03 May 2019
Several cast members made their mainstage Canadian Opera Company debut for the revival of La Bohème, and it sure was worth watching if only to hear the powerful arias which the players are able to belt whether standing, lying or sitting.
Being a huge fan of Jonathan Larson’s Broadway musical Rent, loosely based on the opera, I was particularly excited to dive into some of its source material. In both shows several artistic friends, down on their luck, occupy a studio together. Written and set a century earlier, in the 1890s, there are no filmmakers in Giacomo Puccini’s tragedy, libretto by Giuseppe Giacosa and Luigi Illica. Writer Rodolfo (Atalla Ayab) woos us with his romantic charm and artistic passion. But ultimately its Mimí (Angel Blue) who he seduces, a seamstress who shows up at the flat in need of a light for her candle (reminding us of Larson’s “Light my Candle”). Blue together with Ayab exude some of the strongest romantic chemistry I have seen on stage. Another noteworthy performance is the playful and vibrant Musetta (Andriana Chuchman) who resounds even when singing quietly. She is appropriately costumed (David Farley) in a bright pink dress as she practices restraint for her ex Marcello (Lucas Meachem) with futility, despite knowing – like Mimí – that the patronage of a rich lover can make life much less difficult.
What’s most interesting to me is how each aspect of the production reflects the artistry of the characters. David Farley’s revolving design, in fact, compliments the themes and the action with refined excellence. And I enjoyed seeing the flawless transitions from the inside to the outside world. The set with its paintings strung from every corner, and on the facades of the buildings, allude to a creative Marcello who is often seen with brush in hand. Musician Schaunard (Phillip Addis) comes to life through the live orchestra itself. Perhaps, the social issues echo the thoughts of philosopher Colline (Brandon Cedel). Of course, the love ballads are the manifestation of Rodolfo’s own poetry. It’s no doubt conductor Paolo Carignani has added texture to much of Puccini’s complex score, pulling the best out of each moment, sometimes so much so that the music upstages the vocals.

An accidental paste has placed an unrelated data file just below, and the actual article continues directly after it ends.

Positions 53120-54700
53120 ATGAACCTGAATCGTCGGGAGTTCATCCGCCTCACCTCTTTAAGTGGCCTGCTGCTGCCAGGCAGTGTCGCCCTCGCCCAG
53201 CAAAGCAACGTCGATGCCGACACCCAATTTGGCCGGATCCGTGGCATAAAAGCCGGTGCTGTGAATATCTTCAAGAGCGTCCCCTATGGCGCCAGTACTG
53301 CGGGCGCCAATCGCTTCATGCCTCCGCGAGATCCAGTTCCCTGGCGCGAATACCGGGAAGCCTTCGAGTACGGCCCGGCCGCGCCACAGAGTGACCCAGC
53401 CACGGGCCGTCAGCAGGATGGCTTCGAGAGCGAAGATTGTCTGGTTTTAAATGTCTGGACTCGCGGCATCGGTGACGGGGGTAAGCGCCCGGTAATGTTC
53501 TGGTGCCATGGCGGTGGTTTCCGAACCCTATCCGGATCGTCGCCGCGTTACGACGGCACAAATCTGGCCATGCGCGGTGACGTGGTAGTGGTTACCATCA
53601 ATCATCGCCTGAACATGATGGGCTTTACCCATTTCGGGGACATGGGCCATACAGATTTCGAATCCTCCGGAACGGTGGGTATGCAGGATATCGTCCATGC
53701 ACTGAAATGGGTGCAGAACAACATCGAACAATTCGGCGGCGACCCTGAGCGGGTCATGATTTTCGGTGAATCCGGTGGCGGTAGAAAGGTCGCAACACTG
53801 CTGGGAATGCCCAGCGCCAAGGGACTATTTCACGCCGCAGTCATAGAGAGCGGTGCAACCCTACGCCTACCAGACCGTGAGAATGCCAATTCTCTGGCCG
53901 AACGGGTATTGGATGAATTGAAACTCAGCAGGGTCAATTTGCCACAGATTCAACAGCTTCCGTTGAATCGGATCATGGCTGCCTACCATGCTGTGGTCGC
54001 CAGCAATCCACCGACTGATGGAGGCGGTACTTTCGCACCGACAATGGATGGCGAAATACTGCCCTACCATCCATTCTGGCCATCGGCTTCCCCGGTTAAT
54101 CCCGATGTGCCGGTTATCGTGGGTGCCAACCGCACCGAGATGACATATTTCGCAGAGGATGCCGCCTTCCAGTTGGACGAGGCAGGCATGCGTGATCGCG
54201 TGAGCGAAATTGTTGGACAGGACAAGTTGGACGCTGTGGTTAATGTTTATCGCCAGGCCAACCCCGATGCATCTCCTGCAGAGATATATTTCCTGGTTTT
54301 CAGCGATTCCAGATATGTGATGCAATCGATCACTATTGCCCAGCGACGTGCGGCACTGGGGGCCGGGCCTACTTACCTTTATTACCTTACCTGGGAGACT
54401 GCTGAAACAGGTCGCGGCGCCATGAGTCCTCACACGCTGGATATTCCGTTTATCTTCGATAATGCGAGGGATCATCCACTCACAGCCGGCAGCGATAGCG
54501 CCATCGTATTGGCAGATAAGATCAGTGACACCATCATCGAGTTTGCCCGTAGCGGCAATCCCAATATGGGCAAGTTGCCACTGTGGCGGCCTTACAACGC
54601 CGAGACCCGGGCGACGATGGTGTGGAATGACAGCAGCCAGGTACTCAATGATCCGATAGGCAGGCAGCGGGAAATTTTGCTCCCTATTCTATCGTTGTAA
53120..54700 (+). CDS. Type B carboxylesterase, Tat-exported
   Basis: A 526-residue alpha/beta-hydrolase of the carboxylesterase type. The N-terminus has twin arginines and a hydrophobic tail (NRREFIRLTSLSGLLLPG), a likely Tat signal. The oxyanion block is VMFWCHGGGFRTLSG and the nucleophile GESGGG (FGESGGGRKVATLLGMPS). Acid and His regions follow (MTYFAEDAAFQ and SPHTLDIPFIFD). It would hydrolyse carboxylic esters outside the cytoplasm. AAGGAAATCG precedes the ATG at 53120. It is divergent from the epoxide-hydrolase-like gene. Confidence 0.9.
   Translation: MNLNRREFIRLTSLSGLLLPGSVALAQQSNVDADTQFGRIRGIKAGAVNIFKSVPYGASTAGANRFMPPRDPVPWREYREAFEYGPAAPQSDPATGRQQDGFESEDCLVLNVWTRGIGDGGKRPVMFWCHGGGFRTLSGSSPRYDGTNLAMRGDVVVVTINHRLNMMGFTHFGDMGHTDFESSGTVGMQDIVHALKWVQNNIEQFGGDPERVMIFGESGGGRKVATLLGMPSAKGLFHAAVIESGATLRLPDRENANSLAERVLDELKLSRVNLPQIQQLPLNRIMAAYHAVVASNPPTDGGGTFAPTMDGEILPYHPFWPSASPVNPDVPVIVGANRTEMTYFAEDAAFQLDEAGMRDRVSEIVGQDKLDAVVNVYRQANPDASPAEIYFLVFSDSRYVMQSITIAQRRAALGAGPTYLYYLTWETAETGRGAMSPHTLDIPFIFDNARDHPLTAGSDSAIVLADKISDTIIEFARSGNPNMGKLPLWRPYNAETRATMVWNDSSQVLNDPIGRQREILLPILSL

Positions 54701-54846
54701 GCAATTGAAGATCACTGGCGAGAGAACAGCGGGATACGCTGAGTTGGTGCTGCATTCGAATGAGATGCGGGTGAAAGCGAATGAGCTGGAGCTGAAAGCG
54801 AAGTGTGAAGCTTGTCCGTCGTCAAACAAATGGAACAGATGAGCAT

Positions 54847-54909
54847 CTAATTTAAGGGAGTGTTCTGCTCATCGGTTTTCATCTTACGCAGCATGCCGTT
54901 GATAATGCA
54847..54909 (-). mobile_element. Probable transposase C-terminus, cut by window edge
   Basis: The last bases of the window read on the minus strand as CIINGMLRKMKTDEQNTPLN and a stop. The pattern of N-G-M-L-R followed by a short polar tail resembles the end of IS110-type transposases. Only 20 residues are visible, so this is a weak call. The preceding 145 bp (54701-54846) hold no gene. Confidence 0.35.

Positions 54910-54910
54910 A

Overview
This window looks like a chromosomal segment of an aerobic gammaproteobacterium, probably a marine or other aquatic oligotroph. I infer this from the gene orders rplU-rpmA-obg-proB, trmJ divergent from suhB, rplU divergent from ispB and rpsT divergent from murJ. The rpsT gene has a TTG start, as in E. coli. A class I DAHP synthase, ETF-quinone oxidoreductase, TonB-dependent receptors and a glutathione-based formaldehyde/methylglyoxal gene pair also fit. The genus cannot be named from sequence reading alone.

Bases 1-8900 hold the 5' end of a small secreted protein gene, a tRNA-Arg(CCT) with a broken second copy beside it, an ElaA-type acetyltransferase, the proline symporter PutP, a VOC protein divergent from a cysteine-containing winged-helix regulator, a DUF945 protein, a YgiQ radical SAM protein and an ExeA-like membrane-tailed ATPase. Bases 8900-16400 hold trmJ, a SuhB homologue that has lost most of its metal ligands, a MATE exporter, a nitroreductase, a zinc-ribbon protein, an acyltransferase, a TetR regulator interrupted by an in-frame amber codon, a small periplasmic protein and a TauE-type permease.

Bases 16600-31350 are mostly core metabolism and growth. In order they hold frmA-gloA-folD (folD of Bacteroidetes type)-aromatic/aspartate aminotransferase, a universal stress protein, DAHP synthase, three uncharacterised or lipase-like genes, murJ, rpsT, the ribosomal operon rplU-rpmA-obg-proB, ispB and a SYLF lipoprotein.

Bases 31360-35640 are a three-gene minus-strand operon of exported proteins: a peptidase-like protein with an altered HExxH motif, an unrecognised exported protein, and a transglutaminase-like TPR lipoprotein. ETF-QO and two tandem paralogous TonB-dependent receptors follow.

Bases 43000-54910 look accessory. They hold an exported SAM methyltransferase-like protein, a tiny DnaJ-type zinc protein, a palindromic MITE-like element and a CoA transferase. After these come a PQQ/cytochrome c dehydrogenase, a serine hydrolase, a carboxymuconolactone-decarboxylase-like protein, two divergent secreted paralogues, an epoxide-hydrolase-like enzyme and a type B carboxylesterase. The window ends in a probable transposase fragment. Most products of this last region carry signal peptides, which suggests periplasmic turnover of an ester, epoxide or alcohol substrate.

In a dreary world where the talented and the loved still face political, emotional, and social poverty, and women test out their real value away from the shadow of men, the piece is a cry for change that still rings true today. The theme of “hope” is sung many times over and we easily buy into it, especially as these friends do come together to take care of each other. The last act seems to drag on, perhaps, because we already know the fate of poor Mimí and there have not been any new stakes for quite some time by then. None the less, the final moments – as they look on in shock and eventually extend comfort to a mourning Rodolfo – did bring tears to many eyes including my own.
I believe this production’s timeless themes, recognizable songs, and narrative simplicity make it a great opera to take connoisseurs and novice’s alike to see. Please note, some of the cast as well as the conductor will change for later performances, with La Bohème running until May 22nd.